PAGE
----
SC reserves verdict on plea for Aruna Shanbaug's mercy killing
- Former Ranji player held, Sreesanth and others to be produced in court today
- Li Keqiang pitches for more Chinese investments as he backs trade balance
- All eyes on Narendra Modi as BJP set to discuss strategy for Lok Sabha polls
- SC agrees to hear PIL to stay IPL matches due to spot-fixing
- Monstrous tornado rips through US city of Oklahoma, 90 dead
The Supreme Court today reserved its verdict on a plea for mercy killing of a Mumbai nurse who has been living a vegetative existence in a hospital for the last 37 years after she was violently attacked by a hospital sweeper who also sexually abused her.
A Bench of justices Markandey Katju and Gyan Sudha Mishra reserved the verdict after hearing detailed arguments by various parties on the question of allowing euthanasia for nurse Aruna Ramachandra Shanbaug, who slipped into coma after the brutal attack on her at Mumbai's King Edward Memorial Hospital.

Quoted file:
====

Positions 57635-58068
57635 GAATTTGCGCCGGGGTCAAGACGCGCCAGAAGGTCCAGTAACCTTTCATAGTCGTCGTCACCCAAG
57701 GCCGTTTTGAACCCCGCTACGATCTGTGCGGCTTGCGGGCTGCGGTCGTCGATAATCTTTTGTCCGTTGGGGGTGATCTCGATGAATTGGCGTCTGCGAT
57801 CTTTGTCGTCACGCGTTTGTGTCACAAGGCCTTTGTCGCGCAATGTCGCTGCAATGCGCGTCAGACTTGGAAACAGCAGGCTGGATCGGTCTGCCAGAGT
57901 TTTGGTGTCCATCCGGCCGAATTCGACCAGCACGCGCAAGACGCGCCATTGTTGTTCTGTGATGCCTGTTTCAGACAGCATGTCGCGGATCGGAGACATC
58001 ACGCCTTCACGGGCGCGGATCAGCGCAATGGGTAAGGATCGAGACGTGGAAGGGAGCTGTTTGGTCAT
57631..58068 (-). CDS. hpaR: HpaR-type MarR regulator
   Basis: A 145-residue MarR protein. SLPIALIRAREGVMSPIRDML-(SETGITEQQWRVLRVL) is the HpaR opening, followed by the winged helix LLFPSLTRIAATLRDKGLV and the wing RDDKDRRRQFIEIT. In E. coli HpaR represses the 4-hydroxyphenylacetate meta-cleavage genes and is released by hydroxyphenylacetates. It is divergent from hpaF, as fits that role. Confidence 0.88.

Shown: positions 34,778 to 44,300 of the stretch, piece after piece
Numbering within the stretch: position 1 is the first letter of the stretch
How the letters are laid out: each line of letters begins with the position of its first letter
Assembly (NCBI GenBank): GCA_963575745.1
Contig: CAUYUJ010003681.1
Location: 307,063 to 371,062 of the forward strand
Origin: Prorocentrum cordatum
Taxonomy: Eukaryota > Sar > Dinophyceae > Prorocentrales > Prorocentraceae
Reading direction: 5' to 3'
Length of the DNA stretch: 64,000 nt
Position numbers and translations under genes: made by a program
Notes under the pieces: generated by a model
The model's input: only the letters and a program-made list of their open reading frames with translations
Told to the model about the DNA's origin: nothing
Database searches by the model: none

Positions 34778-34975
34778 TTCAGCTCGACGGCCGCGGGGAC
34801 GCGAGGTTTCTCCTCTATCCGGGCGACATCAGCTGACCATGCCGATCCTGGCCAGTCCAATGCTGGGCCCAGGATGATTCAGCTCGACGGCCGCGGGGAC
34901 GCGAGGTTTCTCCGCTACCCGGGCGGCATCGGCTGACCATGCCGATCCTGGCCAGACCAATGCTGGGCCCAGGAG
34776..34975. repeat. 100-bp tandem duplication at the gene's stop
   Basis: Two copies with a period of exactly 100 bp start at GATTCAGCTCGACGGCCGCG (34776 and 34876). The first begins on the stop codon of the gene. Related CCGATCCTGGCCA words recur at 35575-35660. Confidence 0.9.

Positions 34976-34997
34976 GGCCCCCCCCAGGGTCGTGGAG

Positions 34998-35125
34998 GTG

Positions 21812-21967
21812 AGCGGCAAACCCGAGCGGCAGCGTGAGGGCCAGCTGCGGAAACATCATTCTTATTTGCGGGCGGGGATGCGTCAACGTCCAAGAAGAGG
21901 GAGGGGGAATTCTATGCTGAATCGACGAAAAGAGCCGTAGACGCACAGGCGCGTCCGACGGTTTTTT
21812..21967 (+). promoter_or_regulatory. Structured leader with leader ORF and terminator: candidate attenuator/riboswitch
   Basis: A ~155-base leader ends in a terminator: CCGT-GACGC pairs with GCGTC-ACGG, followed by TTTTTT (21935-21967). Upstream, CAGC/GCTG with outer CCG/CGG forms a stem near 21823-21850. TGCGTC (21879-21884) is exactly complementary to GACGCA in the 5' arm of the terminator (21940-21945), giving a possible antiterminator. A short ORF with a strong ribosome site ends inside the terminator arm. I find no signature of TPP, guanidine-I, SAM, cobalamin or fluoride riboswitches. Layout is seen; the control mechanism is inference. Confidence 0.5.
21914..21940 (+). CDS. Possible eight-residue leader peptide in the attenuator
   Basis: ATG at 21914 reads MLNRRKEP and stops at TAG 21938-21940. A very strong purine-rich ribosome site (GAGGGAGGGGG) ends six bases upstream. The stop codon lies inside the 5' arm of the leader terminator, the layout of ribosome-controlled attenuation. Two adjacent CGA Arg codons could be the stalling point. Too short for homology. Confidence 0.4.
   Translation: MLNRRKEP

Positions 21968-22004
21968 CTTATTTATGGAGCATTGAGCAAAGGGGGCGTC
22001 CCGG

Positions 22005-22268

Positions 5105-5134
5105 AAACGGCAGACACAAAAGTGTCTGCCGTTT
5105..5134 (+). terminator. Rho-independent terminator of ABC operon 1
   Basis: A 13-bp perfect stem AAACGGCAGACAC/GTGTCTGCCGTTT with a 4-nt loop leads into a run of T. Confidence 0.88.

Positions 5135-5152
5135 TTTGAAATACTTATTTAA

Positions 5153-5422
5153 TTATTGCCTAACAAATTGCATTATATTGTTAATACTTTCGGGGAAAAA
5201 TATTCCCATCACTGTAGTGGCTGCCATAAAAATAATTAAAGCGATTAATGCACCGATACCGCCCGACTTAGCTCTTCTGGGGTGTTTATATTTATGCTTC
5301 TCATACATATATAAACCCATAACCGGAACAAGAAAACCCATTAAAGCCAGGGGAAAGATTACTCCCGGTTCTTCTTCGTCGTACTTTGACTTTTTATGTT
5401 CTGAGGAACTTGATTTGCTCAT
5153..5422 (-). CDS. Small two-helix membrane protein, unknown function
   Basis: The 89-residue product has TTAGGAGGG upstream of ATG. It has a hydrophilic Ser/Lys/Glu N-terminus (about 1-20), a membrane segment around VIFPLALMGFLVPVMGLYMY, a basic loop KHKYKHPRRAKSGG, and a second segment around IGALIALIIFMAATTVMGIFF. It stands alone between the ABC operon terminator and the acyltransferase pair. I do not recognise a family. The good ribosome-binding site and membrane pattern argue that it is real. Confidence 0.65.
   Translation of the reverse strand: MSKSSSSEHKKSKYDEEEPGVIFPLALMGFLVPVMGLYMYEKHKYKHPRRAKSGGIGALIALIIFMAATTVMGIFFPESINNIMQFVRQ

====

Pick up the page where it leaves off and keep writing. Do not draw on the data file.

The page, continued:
Several counsel who made submissions on the controversial issue of permitting mercy killing included Attorney General G E Vahanvati, amicus curiae T R Andhyarujina, Ballabh Sisodia for the hospital and Shekhar Naphade appearing for the petitioner and author Pinky Virani, who had sought permission for Aruna's mercy killing.
During the arguments, Vahanvati took the stand that there is no provision either under the statute or the constitution to permit euthanasia.
Sisodia opposed the plea contending that the hospital staff, particularly the nurses and the doctors, have been taking "dedicated care" of Aruna for the last 37 years and they were opposed to the plea for her killing.
The plea for Aruna's mercy killing had been made by Virani, who told the court in her petition that the nurse was attacked by a sweeper who wrapped a dog chain around her neck and yanked the victim with it on November 27, 1973.
He tried to rape the victim but finding that she was menstruating, indulged in anal sex. To immobilise her during this act, he twisted the chain around her neck and fled the scene after committing the heinous offence.
Virani said the strangulation cut off the oxygen supply to the brain and the cortex was damaged.
She also had brain stem contusion injury associated with cervical cord injury.
- 'Sophisticated' Indian cyberattacks targeted Pak military sites: Report
- Talkative Li quoted Weber, Hegel, Jobs, said PM is large-hearted
- Bihar food corp ends up with chaff as rice worth Rs 535 cr vanishes from mills
- In 7 lucrative minutes on May 9, Sreesanth bowled 6 balls, bookie made Rs 2.5 cr
- India and China ask border envoys to work on more steps
- Former Ranji player among 3 more held